# Some notes on Principal Component Analysis

Principal Component Analysis (PCA) is an ordination method that, given N explanatory variables, creates a new set of N explanatory variables with two main characteristics: 1) they are all orthogonal, therefore independent, to each other and 2) they are ranked by importance: the first PC is the one that explain the most variability, the Nth is the one that explains the least. Because of these features, PCA is sometimes used to reduce the dimensionality of multivariate data by selecting few the two or three PC that explains the most variability.

It is also possible to determine the relative contribution of each of the original variables to each PC.

Click here for a very good, interactive explanation of the idea behind PCA.

Here is a practical example on the “iris” dataset:

``````rm(list=ls()) # it's always good practice to clear R’s memory

data(iris)
#?iris # gives info about the dataset
str(iris)
plot(iris)``````

By plotting the variables against each other it becomes obvious that some are strongly correlated: in other words, there is an overlap in the power of some variables at explaining/accounting for the data variability. A PCA will help disentangling these correlations.

``````# functions prcomp() performs PCA:
fit<-prcomp(iris[-5], scale=TRUE)``````

Use scale=T to standardize the variables to the same relative scale, avoiding some variables to become dominant just because of their large measurement units.

``summary(fit)``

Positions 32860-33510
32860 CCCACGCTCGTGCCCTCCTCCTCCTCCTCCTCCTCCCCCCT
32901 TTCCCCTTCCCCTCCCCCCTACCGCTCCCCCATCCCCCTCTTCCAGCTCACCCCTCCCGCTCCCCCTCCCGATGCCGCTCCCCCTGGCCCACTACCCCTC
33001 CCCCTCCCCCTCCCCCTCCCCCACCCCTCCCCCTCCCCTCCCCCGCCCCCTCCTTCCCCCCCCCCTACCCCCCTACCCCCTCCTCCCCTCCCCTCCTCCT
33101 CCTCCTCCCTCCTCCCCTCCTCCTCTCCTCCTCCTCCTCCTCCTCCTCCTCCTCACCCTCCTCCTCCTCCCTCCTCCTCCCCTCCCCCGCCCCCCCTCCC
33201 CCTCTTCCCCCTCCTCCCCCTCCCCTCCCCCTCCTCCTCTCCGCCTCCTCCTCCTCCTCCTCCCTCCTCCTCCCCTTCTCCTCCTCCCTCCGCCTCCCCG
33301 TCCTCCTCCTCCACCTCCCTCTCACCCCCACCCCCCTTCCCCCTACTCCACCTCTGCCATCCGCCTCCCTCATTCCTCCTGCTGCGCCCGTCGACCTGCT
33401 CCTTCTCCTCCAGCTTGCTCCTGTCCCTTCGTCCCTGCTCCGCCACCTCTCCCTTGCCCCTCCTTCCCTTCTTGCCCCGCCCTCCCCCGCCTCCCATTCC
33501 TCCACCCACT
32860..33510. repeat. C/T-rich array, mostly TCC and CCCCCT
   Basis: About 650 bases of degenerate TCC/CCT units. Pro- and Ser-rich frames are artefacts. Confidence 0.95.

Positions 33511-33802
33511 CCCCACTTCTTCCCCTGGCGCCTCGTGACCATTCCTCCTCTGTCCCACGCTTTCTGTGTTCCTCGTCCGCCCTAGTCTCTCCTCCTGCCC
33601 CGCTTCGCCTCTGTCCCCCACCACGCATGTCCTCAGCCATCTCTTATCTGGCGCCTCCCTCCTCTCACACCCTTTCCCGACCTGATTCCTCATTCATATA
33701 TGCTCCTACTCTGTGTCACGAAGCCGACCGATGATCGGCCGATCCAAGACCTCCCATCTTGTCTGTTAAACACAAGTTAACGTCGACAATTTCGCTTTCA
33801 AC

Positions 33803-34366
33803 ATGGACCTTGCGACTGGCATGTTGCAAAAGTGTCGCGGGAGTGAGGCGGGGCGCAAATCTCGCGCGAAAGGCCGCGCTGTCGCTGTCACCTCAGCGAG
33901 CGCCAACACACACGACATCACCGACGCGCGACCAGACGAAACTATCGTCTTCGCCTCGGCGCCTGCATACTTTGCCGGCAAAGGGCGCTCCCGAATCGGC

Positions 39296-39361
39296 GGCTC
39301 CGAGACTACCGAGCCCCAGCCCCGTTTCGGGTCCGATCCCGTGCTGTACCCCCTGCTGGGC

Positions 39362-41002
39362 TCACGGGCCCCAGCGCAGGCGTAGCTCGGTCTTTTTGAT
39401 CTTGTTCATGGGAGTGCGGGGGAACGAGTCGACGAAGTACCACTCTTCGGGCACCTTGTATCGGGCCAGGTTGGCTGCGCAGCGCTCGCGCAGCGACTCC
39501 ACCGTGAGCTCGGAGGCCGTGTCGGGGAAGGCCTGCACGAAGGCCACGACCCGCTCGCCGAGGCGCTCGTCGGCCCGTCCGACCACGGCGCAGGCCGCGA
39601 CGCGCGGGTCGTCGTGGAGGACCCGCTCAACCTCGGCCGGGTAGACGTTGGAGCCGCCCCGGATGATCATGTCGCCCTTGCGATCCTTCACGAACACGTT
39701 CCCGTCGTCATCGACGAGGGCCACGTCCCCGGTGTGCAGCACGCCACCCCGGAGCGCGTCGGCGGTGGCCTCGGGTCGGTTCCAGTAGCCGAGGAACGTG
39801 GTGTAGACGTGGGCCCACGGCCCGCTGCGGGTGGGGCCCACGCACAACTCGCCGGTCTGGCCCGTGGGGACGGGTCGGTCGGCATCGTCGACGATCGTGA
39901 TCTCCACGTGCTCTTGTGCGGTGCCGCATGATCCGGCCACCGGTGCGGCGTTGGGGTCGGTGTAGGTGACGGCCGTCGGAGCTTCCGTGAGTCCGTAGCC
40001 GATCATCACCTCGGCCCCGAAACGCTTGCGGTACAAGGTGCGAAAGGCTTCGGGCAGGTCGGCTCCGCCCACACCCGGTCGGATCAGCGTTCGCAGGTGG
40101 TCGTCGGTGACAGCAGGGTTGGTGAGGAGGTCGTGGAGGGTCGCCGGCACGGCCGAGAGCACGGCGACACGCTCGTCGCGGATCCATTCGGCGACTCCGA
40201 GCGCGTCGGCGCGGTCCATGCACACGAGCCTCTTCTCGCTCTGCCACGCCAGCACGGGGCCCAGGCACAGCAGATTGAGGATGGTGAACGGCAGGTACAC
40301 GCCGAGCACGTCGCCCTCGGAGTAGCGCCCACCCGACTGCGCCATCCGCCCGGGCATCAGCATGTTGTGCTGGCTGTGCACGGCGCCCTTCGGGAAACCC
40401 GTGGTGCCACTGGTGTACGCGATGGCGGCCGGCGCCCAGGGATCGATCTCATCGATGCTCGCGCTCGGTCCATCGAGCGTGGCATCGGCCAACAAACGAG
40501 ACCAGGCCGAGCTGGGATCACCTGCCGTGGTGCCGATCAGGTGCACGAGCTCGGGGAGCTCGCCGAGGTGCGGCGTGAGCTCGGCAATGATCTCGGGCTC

The summary indicates that four PCs where created: the number of possible PCs always equals the number of original variables. The difference is that Principal Components are all orthogonal to each other, therefore independent (their collinearity is zero). PC1 and PC2 explain respectively ~73% and ~23% of the data’s total variability, summing up to a more-than-respectable 96% of the total variability. There is no fixed rule about this, but this already tells us that all the other PCs can be ignored as they explain only crumbs of the total data variability.

``plot(fit,type="lines")``

A “scree plot” allows a graphical assessment of the relative contribution of the PCs in explaining the variability of the data.

``fit ``

fit is the the “Rotation” matrix containing the “loadings” that each of the original variables have on each of the newly created PCs. The concept of eigenvalue would require to be introduced for understanding how the loadings are estimated, and in general for a quantitative understanding of how the principal components are calculated: the interested reader might look it up in the references here and here.

``biplot(fit)``

The arrows provide a graphical rendition of the loadings of each of the original variables over the used PCs.

How to make this PCA plot look better? Package ggplot2 and its derivative ggbiplot can help:

``````pacman::p_load(ggplot2)
# Variances of principal components:
variances <- data.frame(variances=fit\$sdev**2, pcomp=1:length(fit\$sdev))
# **2 means ^2``````

Plot of variances with ggplot:

``````#Plot of variances
varPlot <- ggplot(variances, aes(pcomp, variances))
+ geom_bar(stat="identity", fill="gray") + geom_line()
varPlot``````
``````# install necessary packages, if they aren't already installed, and load them:
library(pacman)